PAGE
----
As often as not, Andrew volunteers to bring dessert whenever we’re asked out to dinner. On this particular occasion, he asked our friends Bill and Peter if they had any requests. Peter asked for ‘something nutty’. I seemed to remember an amazing tart Andrew had made some time ago. This elegant dessert featuring Pine Nuts, or Pignoli, was full of flavor. Sweetened with honey, rich in eggs and butter, it has a perfect balance of nutty goodness and crunchy pine nuts. It seems perfect for a winter treat. So we found the recipe in a book of Italian desserts written by Gina De Palma all the way back in 2007.
“Dolce Italiano” (Clarkson Potter 2007) is still in print and it’s a worthy addition to any collection of Dessert Cookbooks. Ms. De Palma had a reverence for simplicity. She excelled at making desserts like Chocolate Polenta Tarts, Strawberries in Chianti with Black Pepper and Ricotta Cream, and her signature Saffrom Panna Cotta with Poached Peaches. She learned her craft from her mother and grandmother who had immigrated from Calabria. Her career was closely linked to Mario Battali. He was then Chef/Owner at New York’s Po Restaurant and he came to Ms. De Palma with a concept for a restaurant featuring rustic Italian cooking. Battali hired her an hour after meeting her. And together they made Babbo into one of New York’s perennially hard-to-get reservations. Her creations often had an American spin to them. She made a Thanksgiving
Cranberry tart with a Polenta Crust and, in a salute to both Jell-O and the Bellini, she suspended white peaches in a golden Prosecco Aspic. And today’s Pine-Nut Tart owes much to good old American Pecan Pie. Sadly, Gina De Palma died of Ovarian cancer in 2015, having fought the disease for eight long years.
Pine Nuts are the edible seed of pine trees. Worldwide, there are about 20 kinds of pine trees that produce seeds large enough to harvest. Pine Nuts have long been a staple in both European and Asian kitchens where they are frequently added to meat, fish, salads and vegetable dishes and baked into bread. But Americans are most familiar with Italian recipes, specifically Pesto of which they are an essential part. In Italy, they are called Pinoli. The spelling “Pignolo” is an Italian word that is used to describe a fussy, overly fastidious or extremely meticulous individual. In Italy you’ll find them in recipes like “Torta della Nonna” (Granny’s Cake), a generic name for an old family recipe. Most often that recipe bears a strong resemblance to today’s take on Pine Nut Tart. It is a pie or tart filled with custard, topped with pine nuts and occasionally dusted with icing sugar.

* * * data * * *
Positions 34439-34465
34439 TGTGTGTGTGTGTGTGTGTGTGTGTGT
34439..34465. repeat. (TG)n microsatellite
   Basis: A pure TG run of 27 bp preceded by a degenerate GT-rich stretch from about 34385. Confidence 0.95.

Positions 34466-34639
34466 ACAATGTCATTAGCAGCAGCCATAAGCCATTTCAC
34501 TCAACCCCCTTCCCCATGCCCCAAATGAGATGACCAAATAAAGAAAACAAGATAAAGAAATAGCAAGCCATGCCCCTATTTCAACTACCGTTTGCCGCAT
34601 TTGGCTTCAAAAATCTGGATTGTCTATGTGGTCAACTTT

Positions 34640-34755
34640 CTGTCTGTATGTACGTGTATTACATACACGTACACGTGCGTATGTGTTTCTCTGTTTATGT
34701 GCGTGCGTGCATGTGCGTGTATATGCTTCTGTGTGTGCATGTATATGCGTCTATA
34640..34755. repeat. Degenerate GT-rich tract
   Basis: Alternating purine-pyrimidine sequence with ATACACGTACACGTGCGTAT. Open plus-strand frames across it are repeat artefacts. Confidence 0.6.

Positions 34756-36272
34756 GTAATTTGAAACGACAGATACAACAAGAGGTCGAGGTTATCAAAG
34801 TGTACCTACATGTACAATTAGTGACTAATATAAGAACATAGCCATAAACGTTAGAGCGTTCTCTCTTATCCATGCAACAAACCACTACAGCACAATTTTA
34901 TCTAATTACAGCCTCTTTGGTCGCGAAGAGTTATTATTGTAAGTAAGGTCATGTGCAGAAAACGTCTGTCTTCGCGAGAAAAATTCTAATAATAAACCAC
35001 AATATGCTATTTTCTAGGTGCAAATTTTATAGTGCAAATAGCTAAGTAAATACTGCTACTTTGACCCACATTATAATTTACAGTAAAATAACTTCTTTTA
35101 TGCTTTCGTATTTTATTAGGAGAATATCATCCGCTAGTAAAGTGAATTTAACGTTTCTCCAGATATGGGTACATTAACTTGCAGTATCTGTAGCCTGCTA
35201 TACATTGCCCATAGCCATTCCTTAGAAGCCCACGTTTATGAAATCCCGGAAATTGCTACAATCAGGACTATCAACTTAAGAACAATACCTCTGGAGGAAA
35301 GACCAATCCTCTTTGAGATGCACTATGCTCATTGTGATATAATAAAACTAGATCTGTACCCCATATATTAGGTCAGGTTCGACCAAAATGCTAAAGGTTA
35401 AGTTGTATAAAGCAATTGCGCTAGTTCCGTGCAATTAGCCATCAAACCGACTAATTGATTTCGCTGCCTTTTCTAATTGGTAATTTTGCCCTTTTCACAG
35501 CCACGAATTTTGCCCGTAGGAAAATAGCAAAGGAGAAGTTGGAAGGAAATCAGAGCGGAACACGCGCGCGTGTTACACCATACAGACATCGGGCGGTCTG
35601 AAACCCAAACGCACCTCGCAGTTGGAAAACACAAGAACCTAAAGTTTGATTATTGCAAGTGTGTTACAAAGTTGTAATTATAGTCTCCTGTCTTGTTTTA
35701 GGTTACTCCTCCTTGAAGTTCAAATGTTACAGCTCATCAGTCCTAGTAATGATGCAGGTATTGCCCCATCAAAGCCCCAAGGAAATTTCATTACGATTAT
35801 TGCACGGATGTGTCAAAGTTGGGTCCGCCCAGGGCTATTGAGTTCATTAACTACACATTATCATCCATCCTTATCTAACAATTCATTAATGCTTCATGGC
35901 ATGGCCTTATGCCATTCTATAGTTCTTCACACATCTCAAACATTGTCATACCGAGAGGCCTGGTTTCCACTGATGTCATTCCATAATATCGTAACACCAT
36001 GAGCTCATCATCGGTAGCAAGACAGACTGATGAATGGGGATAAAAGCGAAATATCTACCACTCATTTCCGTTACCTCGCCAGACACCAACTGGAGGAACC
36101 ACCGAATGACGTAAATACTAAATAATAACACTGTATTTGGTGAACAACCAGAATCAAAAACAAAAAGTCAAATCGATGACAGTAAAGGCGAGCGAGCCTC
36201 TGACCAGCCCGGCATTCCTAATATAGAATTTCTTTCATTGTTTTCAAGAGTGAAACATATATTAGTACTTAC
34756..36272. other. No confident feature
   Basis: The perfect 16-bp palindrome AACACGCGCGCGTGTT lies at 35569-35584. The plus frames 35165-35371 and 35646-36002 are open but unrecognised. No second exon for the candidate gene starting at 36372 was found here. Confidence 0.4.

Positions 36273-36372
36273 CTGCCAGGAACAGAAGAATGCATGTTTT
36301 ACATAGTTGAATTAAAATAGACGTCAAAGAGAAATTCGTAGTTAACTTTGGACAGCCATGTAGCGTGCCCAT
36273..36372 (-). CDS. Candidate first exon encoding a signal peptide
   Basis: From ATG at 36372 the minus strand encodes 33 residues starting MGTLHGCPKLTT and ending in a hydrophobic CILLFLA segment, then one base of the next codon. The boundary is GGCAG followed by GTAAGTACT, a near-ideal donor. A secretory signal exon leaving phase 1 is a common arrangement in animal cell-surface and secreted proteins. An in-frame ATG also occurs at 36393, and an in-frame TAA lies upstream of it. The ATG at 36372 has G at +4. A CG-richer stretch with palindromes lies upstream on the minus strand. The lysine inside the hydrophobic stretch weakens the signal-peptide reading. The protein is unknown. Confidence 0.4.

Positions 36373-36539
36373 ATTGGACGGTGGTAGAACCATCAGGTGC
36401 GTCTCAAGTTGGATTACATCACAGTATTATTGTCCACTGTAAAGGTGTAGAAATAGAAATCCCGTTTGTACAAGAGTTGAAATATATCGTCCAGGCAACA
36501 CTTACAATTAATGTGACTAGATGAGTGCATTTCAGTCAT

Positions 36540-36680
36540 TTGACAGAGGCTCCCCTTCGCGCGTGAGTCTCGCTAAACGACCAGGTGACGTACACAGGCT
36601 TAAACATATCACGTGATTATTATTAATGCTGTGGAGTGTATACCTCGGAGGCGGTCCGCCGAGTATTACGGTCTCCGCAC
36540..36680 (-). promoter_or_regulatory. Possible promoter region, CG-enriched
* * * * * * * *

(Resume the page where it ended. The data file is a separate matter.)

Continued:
You can make this tart with almost any kind of honey. However, it is best made with mild honeys like Acacia, Orange Blossom, Eucalyptus or Millifiore (A thousand flowers). And if you can find a local producer, so much the better. Andrew used Golden Blossom brand which is a blend of Orange Blossom, Sage, Buckwheat and Extra Clover honeys. The recipe may make just slightly more liquid custard than you need to fill the 10-inch tart shell. Just discard the extra rather than trying to overfill the shell. The finished tart almost begs for a scoop of Vanilla Gelato. Our hosts told us their tart was still delicious several days after Andrew had made it. Here are the recipes, first for the Sweet Tart Crust and then for the Honey Pine Nut Tart: